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VIENNA (Reuters) - The U.N. nuclear watchdog says it wants Iran to clarify past production of small amounts of a rare radioactive material that can help trigger an atomic bomb explosion, but which also has non-military uses.
The comment about polonium by U.N. atomic agency chief Yukiya Amano at a weekend security conference in Munich suggested the issue may be raised at talks between his experts and Iranian officials on February 8.
It also signaled his determination to get to the bottom of suspicions that Iran may have worked on designing a nuclear warhead, even as world powers and Tehran pursue broader diplomacy to settle a decade-old dispute over its atomic aims.
The silvery-grey soft metal polonium gained notoriety eight years ago in the poisoning of a former Russian spy, Kremlin critic Alexander Litvinenko, in London. The interest of the International Atomic Energy Agency (IAEA), a Vienna-based U.N. agency, stems from its potential role in atomic arms.
"The separation of polonium-210, in conjunction with beryllium, can be part of a catalyst for a nuclear chain reaction," the Arms Control Association, a U.S. research and advocacy group, said on its web site.
It was not immediately clear why Amano would bring up polonium-210 now. The IAEA had said in a report as far back as 2008 it had discussed the substance and Iran had answered its questions about it.
Back then, it cited Iran as saying that some of its scientists had proposed a research project on the production of the material in the 1980s but that the chemist working on it left the country before its completion and it was aborted.
The IAEA said in 2008 it had concluded that the Iranian explanations were consistent with its own findings: "The agency considers this question no longer outstanding at this stage."
Robert Kelley, a former senior IAEA official, said the matter had been settled at the time and that it was a question of "minor experiments that weren't part of any organized programme".
Mark Hibbs of the Carnegie Endowment think-tank said one possibility was that the IAEA had received new intelligence information regarding polonium-210. Hibbs said it had been his understanding that the issue was not seen as urgent and essential by the U.N. agency.
IAEA spokeswoman Gill Tudor said it was not a new issue, but an example of one "that the agency is keeping an eye on and that would benefit from further clarification." Amano referred to it in response to an audience question, Tudor added.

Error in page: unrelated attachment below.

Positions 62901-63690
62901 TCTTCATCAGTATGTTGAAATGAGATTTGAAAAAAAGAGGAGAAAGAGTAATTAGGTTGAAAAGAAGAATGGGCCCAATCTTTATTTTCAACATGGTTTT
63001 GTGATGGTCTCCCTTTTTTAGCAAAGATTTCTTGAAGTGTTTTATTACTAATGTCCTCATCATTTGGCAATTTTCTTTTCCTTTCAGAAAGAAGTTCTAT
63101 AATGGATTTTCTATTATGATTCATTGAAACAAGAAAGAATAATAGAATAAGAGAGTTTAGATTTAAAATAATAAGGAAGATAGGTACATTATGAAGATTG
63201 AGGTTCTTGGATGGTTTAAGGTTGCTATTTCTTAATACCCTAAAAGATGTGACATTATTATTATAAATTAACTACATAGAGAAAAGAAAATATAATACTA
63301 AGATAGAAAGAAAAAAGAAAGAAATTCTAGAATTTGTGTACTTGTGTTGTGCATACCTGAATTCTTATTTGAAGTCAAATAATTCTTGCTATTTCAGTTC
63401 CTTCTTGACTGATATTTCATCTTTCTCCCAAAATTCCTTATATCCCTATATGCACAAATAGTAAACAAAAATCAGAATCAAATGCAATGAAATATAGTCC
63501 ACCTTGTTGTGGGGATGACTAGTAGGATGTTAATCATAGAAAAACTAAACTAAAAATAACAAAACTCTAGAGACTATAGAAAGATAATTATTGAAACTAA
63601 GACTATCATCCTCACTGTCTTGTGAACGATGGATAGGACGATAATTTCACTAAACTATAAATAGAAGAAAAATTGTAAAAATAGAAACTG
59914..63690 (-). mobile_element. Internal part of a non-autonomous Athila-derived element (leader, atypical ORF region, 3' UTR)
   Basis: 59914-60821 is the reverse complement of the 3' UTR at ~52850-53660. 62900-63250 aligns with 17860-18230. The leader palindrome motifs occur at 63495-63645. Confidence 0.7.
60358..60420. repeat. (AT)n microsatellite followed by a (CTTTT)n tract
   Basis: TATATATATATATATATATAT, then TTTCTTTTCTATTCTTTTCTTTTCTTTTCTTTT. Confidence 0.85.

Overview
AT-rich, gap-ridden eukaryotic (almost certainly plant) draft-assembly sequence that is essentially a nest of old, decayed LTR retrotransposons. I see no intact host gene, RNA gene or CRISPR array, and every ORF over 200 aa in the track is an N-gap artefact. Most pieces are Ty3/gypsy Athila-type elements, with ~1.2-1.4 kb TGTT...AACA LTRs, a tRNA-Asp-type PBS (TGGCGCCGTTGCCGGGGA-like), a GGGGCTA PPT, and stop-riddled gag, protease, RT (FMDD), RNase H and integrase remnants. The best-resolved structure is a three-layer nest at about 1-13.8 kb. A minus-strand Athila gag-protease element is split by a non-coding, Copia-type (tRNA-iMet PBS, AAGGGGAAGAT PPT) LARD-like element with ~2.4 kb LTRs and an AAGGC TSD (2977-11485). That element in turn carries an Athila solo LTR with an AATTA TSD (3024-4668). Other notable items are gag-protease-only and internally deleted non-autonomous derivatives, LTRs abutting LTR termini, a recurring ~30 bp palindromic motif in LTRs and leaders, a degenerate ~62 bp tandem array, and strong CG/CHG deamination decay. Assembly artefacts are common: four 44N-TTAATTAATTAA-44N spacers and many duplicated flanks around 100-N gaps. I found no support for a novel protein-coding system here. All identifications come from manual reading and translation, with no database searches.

An IAEA investigation into Iran's behavior is running in parallel with new measures to curb Iran's nuclear programme under a deal negotiated with world powers in November in return for limited easing of U.S. and European Union sanctions.
The big powers' interim agreement focused mainly on preventing Tehran obtaining nuclear fissile material to assemble a future bomb, rather than on the question of whether Iran sought atom bomb technology in the past.
The U.N. body has made clear it wants Iran to start addressing long-standing allegations that it may have researched how to make a nuclear bomb, a charge it denies.
Amano's statement offered a hint that polonium-210 may be among topics it wants to discuss at the February 8 meeting: "Polonium can be used for civil purposes like nuclear batteries, but can also be used for a neutron source for nuclear weapons. We would like to clarify this issue too," he said.
A U.S. think-tank, the Institute for Science and International Security (ISIS), said Iran had admitted to producing small amounts of polonium-210 in a Tehran research reactor in the early 1990s.
"Iran claims that the polonium was produced as part of a study of the production of neutron sources for use in radioisotope thermoelectric generators and not for use in a nuclear weapons neutron initiator," it added on its web site.
Often strained in the past, ties between Iran and the IAEA have improved since last year's election of a relative moderate, Hassan Rouhani, as new Iranian president on a platform to ease Tehran's international isolation.
The IAEA's investigation into what it calls the possible military dimensions to Iran's nuclear programme is separate from, though still closely linked to, the more wide-ranging negotiations between Tehran and the six major states - the United States, Russia, China, France, Britain and Germany.
Under an agreement signed just weeks before the powers reached their own agreement to cap Iran's nuclear activity, the U.N. agency has already visited a heavy water production plant and a uranium mine in Iran. However, those first steps do not go to the heart of the IAEA's investigation.
Western diplomats say the U.N. body's investigation will be taken into account during talks, due to start on February 18, between Iran and the major powers on a long-term agreement to scale back Iran's nuclear programme in exchange for a lifting of sanctions.
Editing by Peter Graff